These vehicles at Grogan's Towne in Toledo are part of the nationwide inventory of 12,408 unsold Dodge Nitros.
Across North America right now are tens of thousands of Toledo-made vehicles that, like puppies in a shelter, are desperate for a new owner.
But a key difference is that shelters don't usually give you thousands of dollars to take a puppy home.
Chrysler LLC yesterday rolled out new incentive programs to try to dent the immense inventories of 2008 Jeep Libertys and Dodge Nitros parked on dealer lots or awaiting transport to their showrooms.
The incentives include rebates ranging from $3,250 to $4,500 in cash back, expanded employee pricing programs, and a coupon for an extra $1,000 to $2,500 cash toward the purchase of another Chrysler vehicle two to four years from now, local dealers said.
The new incentives come after the automaker revealed last week that it probably will phase out either the Liberty or, more likely, the Nitro by the 2012 model year.
The incentives were greeted warmly by local dealers as a sign that Chrysler understands what's happening in the sport utility vehicle market, especially after the company quit leasing cars and SUVs on Aug. 1.
"They're responding to all these bumps in the road, and they're coming out with all these programs to deal with [the current situation]," said Ralph Mahalak, Jr., owner of the Monroe Dodge Superstore. "Our supply of trucks and SUVs in general is just too much right now."
Last week, Steven Landry, Chrysler's vice president of North American sales, told industry analysts that Chrysler had a more than six-month supply of unsold Dodge Nitros and an almost five-month supply of unsold Libertys.
Meanwhile, workers at Toledo Jeep Assembly continue to build 2009-model Libertys and Nitros after recently returning to their jobs from a two-month layoff.
Dan Henneman, Jeep unit chairman for United Auto Workers Local 12, said the slow sales of Nitro, and to a lesser extent, the Liberty, have members worried further layoffs are coming.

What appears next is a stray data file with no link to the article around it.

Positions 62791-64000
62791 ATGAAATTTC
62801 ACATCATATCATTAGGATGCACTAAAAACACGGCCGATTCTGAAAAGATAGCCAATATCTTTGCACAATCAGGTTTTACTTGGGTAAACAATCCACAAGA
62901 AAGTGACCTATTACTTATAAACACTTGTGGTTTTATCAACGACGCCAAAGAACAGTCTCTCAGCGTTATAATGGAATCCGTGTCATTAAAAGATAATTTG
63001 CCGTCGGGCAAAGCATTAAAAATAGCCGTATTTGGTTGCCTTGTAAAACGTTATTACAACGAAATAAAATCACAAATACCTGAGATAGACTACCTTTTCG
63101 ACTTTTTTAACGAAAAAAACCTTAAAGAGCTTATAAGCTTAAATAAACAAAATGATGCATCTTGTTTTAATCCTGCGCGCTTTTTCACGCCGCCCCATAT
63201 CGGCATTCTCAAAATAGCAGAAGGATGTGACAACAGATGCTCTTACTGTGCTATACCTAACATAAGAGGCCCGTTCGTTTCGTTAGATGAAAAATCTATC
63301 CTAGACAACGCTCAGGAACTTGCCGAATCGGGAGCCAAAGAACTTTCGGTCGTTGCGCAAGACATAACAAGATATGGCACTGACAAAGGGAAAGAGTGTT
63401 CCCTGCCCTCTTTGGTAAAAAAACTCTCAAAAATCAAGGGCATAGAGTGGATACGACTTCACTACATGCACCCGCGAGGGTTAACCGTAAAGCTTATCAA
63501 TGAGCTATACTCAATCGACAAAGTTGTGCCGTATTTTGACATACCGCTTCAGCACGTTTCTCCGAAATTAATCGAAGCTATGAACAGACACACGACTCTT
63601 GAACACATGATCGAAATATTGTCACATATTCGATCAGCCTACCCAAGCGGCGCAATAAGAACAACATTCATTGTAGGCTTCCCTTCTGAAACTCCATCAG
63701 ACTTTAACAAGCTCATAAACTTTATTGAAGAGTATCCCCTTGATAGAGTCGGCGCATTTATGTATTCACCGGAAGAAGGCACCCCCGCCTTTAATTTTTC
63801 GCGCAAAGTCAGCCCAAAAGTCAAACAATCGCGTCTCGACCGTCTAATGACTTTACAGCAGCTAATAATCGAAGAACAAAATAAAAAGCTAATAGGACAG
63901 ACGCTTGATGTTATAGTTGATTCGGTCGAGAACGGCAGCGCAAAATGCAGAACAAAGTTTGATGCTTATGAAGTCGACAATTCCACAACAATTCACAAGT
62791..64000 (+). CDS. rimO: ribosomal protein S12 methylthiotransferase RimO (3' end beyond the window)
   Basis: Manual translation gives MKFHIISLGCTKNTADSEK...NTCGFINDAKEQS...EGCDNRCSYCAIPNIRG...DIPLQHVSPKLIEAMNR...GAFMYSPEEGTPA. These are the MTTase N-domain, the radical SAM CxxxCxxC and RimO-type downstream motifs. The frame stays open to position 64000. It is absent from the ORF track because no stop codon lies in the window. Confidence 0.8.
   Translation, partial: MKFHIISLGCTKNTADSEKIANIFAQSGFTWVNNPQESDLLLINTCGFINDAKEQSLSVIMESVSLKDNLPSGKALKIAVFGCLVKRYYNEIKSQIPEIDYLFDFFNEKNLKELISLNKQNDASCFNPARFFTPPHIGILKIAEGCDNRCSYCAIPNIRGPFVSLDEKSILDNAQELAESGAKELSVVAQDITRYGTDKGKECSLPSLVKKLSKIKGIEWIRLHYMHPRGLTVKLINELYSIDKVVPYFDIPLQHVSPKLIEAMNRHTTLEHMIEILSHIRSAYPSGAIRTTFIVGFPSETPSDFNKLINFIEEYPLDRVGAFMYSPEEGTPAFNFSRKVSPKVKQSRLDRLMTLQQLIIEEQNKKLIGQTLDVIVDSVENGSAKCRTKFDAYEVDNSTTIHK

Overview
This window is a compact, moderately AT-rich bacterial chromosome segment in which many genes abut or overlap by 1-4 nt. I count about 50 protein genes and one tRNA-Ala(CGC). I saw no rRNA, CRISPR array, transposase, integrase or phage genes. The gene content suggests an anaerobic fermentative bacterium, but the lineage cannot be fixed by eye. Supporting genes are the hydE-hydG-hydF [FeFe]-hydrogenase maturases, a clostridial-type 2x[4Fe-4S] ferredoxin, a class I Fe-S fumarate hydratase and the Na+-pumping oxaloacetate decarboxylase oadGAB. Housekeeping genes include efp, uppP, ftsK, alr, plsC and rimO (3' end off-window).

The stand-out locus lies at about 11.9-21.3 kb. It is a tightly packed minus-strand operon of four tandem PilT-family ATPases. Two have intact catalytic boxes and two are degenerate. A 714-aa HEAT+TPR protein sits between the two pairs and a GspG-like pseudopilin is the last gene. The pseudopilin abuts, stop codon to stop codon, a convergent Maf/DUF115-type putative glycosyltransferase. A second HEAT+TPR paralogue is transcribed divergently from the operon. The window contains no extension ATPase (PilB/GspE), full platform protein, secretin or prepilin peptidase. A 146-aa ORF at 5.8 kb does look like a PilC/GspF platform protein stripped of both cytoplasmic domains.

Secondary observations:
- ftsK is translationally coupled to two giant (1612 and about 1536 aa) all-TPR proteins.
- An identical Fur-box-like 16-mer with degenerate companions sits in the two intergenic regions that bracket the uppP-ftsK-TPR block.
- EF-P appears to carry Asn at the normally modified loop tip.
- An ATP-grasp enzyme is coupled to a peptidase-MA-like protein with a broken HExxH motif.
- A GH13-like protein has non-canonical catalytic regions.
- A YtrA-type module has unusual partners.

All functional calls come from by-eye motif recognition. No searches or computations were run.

"Of course we're worried about [losing the second shift]," Mr. Henneman said. "They're not selling cars. How long can they continue to do what they're doing?"
Mr. Henneman questioned the accuracy of the field inventory - the number of unsold vehicles on dealer lots or in staging areas awaiting transport - of Nitro and Liberty released last week by Mr. Landry.
Mr. Landry said Chrysler had 12,408 unsold 2008 Nitros on hand and 20,943 Libertys. Mr. Henneman said those numbers - which equal a 194-day supply of Nitros and a 145-day supply of Libertys - might be low. Automakers typically like a 60-to-80-day inventory.
"I don't buy the field inventory," Mr. Henneman said. "I didn't build a Jeep or Nitro for five weeks straight, and the numbers didn't change."
Mr. Landry indicated that Nitro fleet sales to rental car companies and others are "down 97 percent year over year," which he said accounted for much of the sales decline.
A Chrysler spokesman said yesterday that the new incentives and large backlogs of vehicles were understandable given current conditions and would work themselves out over time.
"You work the incentives until you find the magic number that appeals [to consumers]," Chrysler spokesman Stuart Schorr said. "Over time, all cars get sold. As model years come and change, it's common to increase incentives until those [models] are sold."
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